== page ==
- Enter your email address to see your result. Full disclosure: one of my goals in offering this quiz is to grow Look for Zebras‘ readership. As such, you’ll be asked to enter your email address in order to see your quiz results. You’ll be added to our email list, but are welcome to unsubscribe at any time.
- Give it a moment. Look for Zebras is a low-cost operation. The program used to develop the quiz needs a minute to “think” before it loads the questions and displays your result. Use this moment to take a deep breath and thank yourself for taking a positive step toward cultivating a satisfying career.
Finally, remember that your result is just a single suggestion out of a plethora of a job options. It’s a place for you to start as you explore the paths that your career could take you. Your result might not be the best job for you, or it might be one of many jobs that would be a good fit for you.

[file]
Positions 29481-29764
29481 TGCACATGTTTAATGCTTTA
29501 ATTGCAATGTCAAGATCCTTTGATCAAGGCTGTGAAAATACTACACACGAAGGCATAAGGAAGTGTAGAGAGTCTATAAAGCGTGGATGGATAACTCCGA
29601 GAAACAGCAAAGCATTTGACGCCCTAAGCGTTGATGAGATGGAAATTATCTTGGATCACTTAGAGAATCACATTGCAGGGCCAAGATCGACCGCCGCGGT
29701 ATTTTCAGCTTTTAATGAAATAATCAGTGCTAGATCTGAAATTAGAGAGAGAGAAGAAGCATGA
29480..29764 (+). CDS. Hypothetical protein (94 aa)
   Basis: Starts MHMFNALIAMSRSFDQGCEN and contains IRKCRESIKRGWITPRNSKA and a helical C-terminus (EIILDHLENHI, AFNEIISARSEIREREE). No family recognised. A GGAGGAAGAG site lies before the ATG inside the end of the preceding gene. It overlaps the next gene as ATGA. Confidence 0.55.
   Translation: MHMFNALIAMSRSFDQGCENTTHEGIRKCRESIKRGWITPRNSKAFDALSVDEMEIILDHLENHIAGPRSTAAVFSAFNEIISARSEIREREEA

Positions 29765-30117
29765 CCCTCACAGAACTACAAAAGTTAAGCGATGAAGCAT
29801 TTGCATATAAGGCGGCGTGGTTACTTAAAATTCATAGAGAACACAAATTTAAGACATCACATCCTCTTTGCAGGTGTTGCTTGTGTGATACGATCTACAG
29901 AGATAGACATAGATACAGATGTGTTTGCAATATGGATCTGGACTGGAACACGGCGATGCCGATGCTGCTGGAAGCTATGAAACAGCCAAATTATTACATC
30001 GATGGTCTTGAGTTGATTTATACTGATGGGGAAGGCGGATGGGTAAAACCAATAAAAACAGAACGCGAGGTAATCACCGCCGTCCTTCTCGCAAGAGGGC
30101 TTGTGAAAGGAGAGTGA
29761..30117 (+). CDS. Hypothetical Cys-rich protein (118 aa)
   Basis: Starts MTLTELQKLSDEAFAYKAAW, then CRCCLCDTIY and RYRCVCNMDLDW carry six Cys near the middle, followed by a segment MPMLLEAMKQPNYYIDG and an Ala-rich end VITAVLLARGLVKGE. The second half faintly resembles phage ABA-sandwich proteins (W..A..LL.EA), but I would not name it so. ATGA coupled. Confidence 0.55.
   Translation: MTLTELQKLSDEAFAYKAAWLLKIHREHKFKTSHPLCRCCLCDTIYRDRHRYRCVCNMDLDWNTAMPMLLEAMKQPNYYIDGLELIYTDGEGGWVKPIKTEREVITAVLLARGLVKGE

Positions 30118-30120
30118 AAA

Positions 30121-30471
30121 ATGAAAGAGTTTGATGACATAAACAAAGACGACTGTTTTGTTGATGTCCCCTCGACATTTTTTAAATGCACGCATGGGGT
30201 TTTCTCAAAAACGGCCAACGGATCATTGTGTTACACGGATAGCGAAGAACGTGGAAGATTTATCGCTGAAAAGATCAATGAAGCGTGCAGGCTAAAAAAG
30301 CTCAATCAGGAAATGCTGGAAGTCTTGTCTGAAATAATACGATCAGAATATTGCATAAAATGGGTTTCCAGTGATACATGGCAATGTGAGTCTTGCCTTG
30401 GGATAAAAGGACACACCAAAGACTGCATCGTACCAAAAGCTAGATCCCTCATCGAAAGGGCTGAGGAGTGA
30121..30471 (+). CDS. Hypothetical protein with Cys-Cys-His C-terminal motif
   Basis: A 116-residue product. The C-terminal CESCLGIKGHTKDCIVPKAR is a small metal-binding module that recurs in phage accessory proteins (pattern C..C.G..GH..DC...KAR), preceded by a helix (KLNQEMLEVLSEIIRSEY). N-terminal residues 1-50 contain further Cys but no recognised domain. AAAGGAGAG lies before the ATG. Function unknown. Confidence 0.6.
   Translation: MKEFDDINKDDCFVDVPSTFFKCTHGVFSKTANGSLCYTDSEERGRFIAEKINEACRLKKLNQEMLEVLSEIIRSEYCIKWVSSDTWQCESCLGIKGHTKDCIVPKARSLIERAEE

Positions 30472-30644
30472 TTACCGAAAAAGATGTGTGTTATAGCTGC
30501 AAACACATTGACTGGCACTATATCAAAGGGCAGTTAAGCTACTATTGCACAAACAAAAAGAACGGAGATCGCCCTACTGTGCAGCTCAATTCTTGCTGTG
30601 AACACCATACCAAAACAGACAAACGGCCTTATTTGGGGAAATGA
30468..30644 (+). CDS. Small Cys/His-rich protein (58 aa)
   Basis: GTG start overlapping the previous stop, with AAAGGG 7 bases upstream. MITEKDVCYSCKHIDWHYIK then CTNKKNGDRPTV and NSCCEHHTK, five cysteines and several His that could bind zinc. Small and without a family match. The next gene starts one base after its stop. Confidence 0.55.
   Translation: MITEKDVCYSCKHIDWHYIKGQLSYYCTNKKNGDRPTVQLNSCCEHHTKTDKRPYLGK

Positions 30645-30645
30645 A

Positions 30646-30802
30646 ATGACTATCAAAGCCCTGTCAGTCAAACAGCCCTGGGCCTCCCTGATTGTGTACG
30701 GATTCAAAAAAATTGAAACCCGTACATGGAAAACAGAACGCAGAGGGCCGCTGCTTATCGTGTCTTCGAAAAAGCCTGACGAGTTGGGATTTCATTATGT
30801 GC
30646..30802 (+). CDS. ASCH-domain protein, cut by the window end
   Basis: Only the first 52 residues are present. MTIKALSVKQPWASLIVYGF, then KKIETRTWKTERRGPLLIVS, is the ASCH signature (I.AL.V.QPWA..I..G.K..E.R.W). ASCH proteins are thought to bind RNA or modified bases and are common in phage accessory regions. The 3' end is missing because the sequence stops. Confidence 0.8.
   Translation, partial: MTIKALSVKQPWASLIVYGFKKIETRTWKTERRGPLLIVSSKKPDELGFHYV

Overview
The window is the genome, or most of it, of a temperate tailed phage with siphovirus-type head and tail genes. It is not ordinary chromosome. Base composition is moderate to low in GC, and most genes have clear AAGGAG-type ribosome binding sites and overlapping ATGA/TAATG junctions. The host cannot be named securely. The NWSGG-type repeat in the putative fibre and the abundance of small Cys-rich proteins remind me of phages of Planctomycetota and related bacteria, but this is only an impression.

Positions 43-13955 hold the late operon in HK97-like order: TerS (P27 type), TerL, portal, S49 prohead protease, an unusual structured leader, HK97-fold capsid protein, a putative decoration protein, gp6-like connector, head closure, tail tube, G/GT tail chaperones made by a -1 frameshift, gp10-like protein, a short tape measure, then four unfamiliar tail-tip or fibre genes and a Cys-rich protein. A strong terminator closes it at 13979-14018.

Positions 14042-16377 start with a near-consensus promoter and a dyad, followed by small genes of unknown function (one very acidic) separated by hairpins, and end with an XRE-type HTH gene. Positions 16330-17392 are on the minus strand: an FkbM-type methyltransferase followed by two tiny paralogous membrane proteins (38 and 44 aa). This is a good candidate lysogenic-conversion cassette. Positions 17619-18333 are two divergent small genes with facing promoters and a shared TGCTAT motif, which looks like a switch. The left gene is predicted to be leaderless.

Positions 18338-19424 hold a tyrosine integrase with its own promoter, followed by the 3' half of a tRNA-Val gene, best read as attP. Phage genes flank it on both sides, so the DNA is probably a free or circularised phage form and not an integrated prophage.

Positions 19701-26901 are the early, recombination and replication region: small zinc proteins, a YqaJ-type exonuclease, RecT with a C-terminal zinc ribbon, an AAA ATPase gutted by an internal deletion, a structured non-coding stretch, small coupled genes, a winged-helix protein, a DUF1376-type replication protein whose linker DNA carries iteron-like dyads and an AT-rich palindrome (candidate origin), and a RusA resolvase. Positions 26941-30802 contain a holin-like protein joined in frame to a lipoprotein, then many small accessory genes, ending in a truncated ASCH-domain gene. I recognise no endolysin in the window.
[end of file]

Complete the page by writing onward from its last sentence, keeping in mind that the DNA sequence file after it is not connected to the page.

What to do with your quiz results
Perhaps your quiz result will be a suitable and tangible job for you, and then you subsequently apply for a job opening of that type, get hired, and have all your symptoms of burnout fade away. I hope this is the case!
For many doctors, though, more research and soul-searching will be needed. I recommend you use your quiz result as a bit of direction in terms of what nonclinical career to start learning more about. You can read more about the job (there might be an article or two about it here on L4Z), check within your network for someone who has held a similar job, or peruse the websites of a few organizations within the industry or sector.
Get even more information on nonclinical jobs for doctors
The “Which nonclinical job is right for you?” quiz provides each respondent with a single job as a place to get started in learning about alternative career options. I encourage doctors wanting additional information on many other types of nonclinical jobs to check out my new book, 50 Nonclinical Careers for Physicians. I truly hope that these resources are helpful to you!